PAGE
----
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Batu Khan

Batu Khan (c. 1205 - 1255) was a Mongol ruler, founder of the Kipchak Khanate. He was a son of Juji and grandson of Genghis Khan.

In 1235 Batu was assigned to oversee an invasion of Europe, directing an army of possibly 130,000 commanded by Subutai. Early he had directed the conquest of the Crimean Tartars. The army crossed the Volga and invaded Russia from 1237. The army quickly subdued the proto-state of Kievan Rus, destroying the towns of Riazan and Vladimir in 1237-38 and sacking the capital Kiev in 1240. The Russia states were subdued but left as vassals rather than combined into the central Asian kingdom. A part of the army then invaded central Europe. One group conquered Poland, defeating a combined force under Henry the Pious, Duke of Silesia and the Grand Master of the Teutonic Order at Legnica. A second crossed the Carpathians and a third followed the Danube. The armies re-grouped and crushed Hungary in 1241, defeating the Hungarian army at the Battle of Muhi in April. The armies swept the plains of Hungary over the summer and in the spring of 1242 regained impetus and extended their control into Austria and Dalmatia as well as invading Bohemia.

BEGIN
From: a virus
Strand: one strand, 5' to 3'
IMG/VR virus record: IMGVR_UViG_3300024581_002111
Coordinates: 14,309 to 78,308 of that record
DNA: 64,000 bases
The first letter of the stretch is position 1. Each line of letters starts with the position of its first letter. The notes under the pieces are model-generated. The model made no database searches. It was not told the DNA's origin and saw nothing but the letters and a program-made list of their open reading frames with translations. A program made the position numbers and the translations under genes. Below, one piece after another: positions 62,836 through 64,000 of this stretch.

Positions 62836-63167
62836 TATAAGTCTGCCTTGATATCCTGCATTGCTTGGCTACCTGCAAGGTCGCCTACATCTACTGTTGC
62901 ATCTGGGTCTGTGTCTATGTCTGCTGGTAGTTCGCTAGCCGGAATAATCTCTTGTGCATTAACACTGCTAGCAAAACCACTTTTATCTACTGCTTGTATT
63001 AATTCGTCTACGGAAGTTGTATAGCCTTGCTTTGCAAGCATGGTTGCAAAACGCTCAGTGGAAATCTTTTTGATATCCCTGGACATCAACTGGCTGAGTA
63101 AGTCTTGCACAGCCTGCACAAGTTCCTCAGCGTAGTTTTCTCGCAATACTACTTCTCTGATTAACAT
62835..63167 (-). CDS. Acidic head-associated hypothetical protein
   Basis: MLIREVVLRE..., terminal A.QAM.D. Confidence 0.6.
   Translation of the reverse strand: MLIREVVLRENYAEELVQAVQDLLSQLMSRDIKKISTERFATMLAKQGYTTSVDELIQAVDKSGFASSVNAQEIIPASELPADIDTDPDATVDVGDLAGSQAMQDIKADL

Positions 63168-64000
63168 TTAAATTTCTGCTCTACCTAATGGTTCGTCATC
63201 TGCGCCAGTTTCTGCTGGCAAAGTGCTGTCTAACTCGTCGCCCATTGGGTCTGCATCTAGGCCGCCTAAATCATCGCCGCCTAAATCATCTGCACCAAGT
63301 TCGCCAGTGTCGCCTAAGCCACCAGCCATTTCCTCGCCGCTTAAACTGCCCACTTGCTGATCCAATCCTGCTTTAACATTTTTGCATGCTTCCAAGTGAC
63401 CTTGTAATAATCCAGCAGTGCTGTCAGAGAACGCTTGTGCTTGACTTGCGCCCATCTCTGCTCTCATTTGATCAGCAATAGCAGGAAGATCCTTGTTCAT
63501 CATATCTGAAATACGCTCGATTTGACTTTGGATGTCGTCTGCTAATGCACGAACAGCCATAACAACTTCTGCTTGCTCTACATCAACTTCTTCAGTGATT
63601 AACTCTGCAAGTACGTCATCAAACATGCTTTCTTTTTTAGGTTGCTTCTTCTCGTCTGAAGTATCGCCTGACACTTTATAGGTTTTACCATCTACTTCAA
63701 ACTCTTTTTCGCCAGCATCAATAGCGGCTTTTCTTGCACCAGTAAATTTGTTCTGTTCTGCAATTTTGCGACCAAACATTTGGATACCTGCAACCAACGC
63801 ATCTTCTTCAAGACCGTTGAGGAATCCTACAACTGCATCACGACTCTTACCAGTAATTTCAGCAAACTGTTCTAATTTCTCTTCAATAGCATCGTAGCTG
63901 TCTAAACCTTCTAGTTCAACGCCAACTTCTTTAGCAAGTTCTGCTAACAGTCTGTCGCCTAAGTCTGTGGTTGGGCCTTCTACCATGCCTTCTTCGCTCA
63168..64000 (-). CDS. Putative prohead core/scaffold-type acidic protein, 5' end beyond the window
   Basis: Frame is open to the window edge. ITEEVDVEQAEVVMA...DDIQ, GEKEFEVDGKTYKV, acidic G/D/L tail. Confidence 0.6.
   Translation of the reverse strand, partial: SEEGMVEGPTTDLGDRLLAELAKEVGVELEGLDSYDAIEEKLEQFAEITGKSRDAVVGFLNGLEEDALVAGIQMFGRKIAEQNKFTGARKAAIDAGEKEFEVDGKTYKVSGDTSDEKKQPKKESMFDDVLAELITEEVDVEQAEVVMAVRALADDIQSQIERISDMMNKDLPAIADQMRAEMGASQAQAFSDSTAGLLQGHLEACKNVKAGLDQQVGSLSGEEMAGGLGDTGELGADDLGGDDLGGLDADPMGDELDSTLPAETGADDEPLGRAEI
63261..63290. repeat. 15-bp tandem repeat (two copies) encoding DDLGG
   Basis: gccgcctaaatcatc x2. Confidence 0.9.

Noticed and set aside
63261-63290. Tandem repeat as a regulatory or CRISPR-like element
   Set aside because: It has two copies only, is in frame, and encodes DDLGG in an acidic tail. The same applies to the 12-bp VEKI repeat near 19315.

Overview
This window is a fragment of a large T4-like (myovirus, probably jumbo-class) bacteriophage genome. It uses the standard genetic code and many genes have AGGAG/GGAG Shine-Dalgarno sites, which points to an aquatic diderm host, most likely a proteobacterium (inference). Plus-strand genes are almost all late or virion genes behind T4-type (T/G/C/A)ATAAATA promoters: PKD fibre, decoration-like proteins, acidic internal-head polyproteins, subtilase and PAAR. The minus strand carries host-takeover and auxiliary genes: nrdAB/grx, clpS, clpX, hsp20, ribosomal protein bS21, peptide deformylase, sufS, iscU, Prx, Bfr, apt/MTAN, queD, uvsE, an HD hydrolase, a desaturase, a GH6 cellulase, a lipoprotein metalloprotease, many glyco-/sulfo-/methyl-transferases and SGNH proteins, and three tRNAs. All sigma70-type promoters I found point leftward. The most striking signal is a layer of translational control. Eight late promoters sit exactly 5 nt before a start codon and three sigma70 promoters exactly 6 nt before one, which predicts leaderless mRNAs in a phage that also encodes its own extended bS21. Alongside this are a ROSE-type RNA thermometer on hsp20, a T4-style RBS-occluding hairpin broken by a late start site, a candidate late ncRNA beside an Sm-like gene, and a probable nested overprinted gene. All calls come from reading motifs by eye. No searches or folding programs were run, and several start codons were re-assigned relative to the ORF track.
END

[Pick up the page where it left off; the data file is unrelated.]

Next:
Fortunately for Europe in the late spring of 1242 Batu withdrew from Europe following the news of the death of Ogedei Khan (died in December, 1241). Batu was a potential Grand Khan and when he failed to win this he turned to consolidate his conquests in Asia and the Urals. He established the capital of his khanate at Sarai (also transcribed as Saraj or Saray) on the lower Volga in 1242. He was planning new campaigns but he died in 1255 and the khanate passed to Sartak.

The Kipchak Khanate was known in Russia and Europe as the Golden Horde (Zolotaya Orda) after the yellow colour of their tents.